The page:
Cite Those Sources
Back in the dark ages, when I began researching my family, I paid no attention to the space at the bottom of the family group sheet labeled “Source.” What was the purpose? After all, I knew who gave me the information. Little did I realize that my file would grow–and grow–and grow, and the day would come when I’d look at a name and wonder, “Where did I get your name? Is that really your DOB? How do I know? Did I read it somewhere? Did someone send it to me? Who? Why?”
When the importance of sources was made apparent to me, a couple of decades had gone by, and I had a lot of ground to go over again.Â Believe me, the time spent on re-doing something that would have been so easily done to begin with was resented. After all, I was getting on in years, and those years were gone, never to be relived.
Now I am considered an experienced researcher and am often asked for advice. The first thing I tell folks just starting out is, “Document! Even if it’s only ‘Aunt Mary said…’ — enter where you obtained your information!”
Wish someone had told me this back in 1964.
Shirley (Turner) Shiver
Archaic Medical Terms
A good site for figuring out the meaning of confusing medical terms is Rudy’s List of Archaic Medical Terms
Lots of help here for deciphering causes of death.
Quick Tip Success Story
Recently you published a quick tip about using Google Images. I really want to thank you for this article.
I have been searching for information about my great-grandfather Harrison Lafayette McConaughy for ten years with very little success. After reading the above article, I decided to give it a chance.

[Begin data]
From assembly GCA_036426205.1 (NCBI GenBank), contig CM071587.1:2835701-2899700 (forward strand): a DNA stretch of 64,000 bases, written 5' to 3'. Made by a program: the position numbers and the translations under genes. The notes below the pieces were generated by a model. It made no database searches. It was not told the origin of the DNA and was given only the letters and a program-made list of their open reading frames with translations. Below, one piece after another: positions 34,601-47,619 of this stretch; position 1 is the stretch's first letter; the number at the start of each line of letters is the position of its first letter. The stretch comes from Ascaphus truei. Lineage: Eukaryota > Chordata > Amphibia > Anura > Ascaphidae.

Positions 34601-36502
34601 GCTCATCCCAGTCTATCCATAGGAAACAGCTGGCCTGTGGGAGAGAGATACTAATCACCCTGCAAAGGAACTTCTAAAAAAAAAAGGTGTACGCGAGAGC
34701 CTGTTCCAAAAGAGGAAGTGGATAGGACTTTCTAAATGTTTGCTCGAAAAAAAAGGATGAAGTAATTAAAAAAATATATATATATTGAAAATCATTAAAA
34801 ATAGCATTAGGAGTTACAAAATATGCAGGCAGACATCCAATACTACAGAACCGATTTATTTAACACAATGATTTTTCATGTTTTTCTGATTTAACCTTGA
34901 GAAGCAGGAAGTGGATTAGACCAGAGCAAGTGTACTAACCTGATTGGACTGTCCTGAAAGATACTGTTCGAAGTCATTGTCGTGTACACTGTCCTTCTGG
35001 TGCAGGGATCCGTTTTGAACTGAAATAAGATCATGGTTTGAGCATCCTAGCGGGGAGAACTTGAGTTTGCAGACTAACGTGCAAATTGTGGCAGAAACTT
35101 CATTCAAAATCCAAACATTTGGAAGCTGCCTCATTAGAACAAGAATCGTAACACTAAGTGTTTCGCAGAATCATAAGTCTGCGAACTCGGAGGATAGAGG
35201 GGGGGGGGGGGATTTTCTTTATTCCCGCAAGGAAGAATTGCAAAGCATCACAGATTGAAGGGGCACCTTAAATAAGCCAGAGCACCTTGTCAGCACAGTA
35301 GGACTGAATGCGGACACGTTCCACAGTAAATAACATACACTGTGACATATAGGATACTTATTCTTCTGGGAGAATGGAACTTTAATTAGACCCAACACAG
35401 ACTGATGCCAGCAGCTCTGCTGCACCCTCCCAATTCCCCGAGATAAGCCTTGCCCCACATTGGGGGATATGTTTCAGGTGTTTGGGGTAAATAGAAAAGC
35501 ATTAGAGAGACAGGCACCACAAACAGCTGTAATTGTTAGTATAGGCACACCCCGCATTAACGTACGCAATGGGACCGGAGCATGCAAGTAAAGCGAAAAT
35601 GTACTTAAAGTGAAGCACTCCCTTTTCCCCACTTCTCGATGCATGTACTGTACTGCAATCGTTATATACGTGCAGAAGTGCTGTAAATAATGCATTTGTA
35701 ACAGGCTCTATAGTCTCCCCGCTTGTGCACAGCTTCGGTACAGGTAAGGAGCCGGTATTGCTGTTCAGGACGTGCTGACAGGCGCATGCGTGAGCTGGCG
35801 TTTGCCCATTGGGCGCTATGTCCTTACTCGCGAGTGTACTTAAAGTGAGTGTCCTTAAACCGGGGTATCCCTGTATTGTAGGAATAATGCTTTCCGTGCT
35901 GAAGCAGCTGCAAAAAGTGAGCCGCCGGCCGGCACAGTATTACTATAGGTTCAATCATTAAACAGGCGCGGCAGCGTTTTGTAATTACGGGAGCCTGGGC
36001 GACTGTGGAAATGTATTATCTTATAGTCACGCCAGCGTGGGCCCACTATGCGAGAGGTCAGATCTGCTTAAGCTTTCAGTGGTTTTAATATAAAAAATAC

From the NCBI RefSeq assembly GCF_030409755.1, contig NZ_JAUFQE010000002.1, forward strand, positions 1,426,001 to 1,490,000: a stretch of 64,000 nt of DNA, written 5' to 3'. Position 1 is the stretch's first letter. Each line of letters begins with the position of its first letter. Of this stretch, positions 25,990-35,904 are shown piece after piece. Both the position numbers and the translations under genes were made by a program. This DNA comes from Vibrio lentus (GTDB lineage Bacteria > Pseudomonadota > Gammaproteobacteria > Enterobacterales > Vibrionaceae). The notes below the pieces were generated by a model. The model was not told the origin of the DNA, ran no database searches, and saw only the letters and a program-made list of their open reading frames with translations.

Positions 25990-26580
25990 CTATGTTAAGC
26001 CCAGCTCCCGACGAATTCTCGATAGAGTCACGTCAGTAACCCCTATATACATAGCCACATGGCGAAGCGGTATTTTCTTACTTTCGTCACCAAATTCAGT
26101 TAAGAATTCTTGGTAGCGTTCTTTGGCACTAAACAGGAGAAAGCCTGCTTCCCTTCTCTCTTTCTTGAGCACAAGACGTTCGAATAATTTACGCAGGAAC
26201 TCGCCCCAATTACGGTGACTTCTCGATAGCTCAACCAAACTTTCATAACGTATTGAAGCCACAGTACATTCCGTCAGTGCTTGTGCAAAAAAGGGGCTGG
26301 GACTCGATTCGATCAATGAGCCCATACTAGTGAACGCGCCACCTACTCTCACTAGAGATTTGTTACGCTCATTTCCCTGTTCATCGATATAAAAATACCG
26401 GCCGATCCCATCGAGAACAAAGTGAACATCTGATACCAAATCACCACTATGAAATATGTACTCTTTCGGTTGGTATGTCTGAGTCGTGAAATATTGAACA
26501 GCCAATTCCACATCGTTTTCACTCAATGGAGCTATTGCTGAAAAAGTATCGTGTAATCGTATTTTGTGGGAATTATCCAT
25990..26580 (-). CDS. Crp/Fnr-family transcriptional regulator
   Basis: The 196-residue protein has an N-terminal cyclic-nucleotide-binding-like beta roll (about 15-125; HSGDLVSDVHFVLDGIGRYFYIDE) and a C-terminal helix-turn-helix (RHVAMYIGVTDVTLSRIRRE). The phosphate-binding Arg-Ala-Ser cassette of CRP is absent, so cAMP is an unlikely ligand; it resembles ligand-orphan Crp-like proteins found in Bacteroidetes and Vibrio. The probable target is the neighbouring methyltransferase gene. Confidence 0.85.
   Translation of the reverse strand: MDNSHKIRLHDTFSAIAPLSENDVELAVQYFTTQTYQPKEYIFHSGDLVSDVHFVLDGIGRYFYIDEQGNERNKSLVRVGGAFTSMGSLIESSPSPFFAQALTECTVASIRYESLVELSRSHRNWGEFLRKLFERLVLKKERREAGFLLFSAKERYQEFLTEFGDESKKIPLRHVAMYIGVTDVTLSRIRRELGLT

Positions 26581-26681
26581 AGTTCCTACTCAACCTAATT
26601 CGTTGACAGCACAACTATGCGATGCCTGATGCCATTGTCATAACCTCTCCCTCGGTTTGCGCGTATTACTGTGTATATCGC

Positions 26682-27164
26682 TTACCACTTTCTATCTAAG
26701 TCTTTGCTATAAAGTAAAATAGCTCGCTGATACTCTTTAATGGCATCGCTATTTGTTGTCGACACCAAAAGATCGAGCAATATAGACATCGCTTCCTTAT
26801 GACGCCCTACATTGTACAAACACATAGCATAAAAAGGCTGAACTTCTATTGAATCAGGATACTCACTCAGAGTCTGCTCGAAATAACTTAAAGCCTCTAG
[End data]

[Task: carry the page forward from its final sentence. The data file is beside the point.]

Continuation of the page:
I entered his name as H. L. McConaughy since there are so many possible variations possible and received hundreds of hits. Unfortunately most had nothing to do with what I wanted. However, there was a listing for â€œThe Hopewell Community Quilt.â€ I almost passed it up, but decided to take a look.
This site (no longer being maintained) is dedicated to a friendship quilt made possible around 1909. There in Row 2 Block 3 was my great-grandmotherâ€™s name as well as two of her daughters and a grandson.Â My great-grandmother embroidered her name as â€œMrs H L McConaughy,â€ next to her is Anna McConaughy (her youngest child), and next to her is Irene Mingle (her second youngest), and next is Ralph Mingle (the grandson) born about 1907. There are many other Mingles that I did not know about on other blocks. On Row 1 Block 1 is the name â€œAda Lawâ€ (not related) and her sweetheart, whom she married in 1910.
I have not been able to find where my great-grandparents are buried; however, this information greatly narrows the possibilities.
Again, Thank You,
James L. McConaughy
If you have a suggestion you would like to share with other researchers, send it to: mailto:firstname.lastname@example.org . Thanks to all of this week’s contributors!
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